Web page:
In 2015 Guatemalan Director Jayro Bustamante received an Oscar nomination for his debut feature Ixcanul. While also winning the Alfred Bauer Prize at the 65th Berlin International Film Festival for the same feature. With his latest film Tremors (Temblores) Bustamante delves into the world of gay conversation therapy, family and faith in a polarised Guatemalan community.
Tremors is not the first film of recent years to delve into the interface between religion and sexual orientation. Coming on the back of the 2019 Boy Erased and the 2018 Miseducation of Cameron Post. However, unlike both of these films Tremors is different in style and approach. Offering a highly effective and nuanced discussion on the role of communities, religion and family in controlling individual destiny. Focusing on the lives of older men, who should in theory have control over their own path in life.
The film opens with Pablo (Juan Pablo Olyslager) arriving at his family home during a storm, his whole extended family waiting. His secret love affair with a local man Francisco (Mauricio Armas Zebadúa) out in the open, his middle class family in crisis. Pablo’s comfortable is life turned upside down as his families staunch Christian values come into conflict with the his extra marital affair. The fact that it is with a man, consolidating their belief that Pablo needs spiritual help. His journey back to the wife and children he has betrayed consuming each family member. However, the night is cut short by an earth tremor. Pablo rushing to check on his children, only to be instantly dismissed.
The tremor reflects the inner turmoil and decisions Pablo is trying to navigate. Ultimately leading him to try and embrace a new life with Francisco. Renting an apartment in the city, and accepting his right to define his own sexuality.
However in a society of polarised communities, where status and wealth ensure power and place. Pablo’s decision is not easily contained. His wife removes contact with their children claiming he is a danger to them. While his job fires him for his perversions, and his family enlist the help of the church in pulling him back into the fold. His partner Francisco struggles to maintain Pablo’s confidence in the decision he has made. While also understanding the community pressures and homophobia inherent in the city in which they live.
When Francisco returns to the apartment after being attacked in the street. A second earth tremor once again shakes Pablo’s inner world. His journey of self discovery in a community of constraint taking him back to the church for support. A realisation dawning that his life is no longer purely his own control.
Tremors exploration of the interface between sexuality, family, community and religion is assured. This is a film that understands how religion is given power and voice through the rules of the communities it inhabits. Here religion is a part of community structure, dovetailing with wealth, status and social power. Its control and vice like grip welcomed and encouraged, its rules less about who you are and more about who you should be.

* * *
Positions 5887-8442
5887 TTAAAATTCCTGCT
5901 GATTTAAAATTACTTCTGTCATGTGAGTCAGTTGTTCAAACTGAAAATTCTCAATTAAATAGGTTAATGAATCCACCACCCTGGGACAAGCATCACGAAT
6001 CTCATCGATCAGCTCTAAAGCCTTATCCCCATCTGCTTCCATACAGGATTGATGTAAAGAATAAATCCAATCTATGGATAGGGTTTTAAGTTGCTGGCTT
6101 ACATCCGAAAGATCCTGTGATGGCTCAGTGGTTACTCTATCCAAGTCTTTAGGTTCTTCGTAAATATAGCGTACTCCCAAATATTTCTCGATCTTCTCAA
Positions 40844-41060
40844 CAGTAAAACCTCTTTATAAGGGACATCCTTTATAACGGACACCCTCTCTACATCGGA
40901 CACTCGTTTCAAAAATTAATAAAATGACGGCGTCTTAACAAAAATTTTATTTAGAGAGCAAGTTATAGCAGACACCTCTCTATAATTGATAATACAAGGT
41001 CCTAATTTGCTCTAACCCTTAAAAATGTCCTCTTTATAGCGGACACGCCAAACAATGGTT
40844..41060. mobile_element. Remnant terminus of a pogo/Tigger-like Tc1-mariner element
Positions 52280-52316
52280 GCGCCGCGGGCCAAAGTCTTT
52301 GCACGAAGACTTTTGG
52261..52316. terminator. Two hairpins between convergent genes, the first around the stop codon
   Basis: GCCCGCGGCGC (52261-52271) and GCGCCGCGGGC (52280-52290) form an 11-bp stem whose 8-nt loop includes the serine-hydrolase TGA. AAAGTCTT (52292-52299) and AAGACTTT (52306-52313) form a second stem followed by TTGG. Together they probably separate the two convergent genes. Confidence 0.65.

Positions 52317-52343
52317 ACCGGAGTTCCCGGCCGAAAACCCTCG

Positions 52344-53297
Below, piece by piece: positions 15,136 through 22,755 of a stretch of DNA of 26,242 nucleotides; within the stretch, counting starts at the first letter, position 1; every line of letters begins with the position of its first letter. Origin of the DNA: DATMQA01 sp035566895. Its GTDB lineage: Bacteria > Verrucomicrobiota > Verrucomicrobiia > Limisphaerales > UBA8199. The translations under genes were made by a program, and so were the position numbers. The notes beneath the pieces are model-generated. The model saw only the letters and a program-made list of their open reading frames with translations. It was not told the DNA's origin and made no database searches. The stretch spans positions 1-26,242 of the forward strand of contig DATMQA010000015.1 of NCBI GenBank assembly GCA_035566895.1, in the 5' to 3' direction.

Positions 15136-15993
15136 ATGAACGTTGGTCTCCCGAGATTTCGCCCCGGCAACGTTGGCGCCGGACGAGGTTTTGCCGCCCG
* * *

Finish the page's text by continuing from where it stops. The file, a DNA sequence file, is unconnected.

Homosexuality is not illegal in Guatemalan society, and there is never any question that Pablo should have the right to choose his own destiny. However, as a family man of the upper classes his choice is not purely about love and connection. His choices are rooted in social image, place and position. His sexual orientation tied by the fabric of his own life, and his ability to handle the isolation of his choices.
The hypocrisy of the Church, dovetails with charade of the community surrounding it. The division between rich and poor embedded in religious beliefs that only further increase the social divide. The church, community and family living in a bubble of self-righteous power, justifying their actions with misguided belief.
Bustamante makes no direct comment on the lives of gay men living in Guatemala. Focusing his energy on the community constructs surrounding two men of differing social backgrounds. Their sexual orientation feeding into the wider issues of class, power and place. Equally there is no attempt to critique the final choices Pablo makes. The audience understanding his dilemma, and the community pressure surrounding him. However there is a cutting dissection of the power of the church in controlling those who feed it with money. The power of its doctrine only growing the more the audience sprinkle it with their wealth. In a relationship of money, power, position and control.
More than a simple critique of the horrors of gay conversation therapy, Tremors is an exploration of social control. A film that explores the divide of wealth and power and the role of the church in maintaining its strength in such divides. The role of the man defined by religion; the power of that role only acting to increase social divide and control.
Writer/Director: Jayro Bustamante
Cast: Juan Pablo Olyslager, Mauricio Armas Zebadúa, Diane Bathen
Guatemala / France / Luxembourg 2019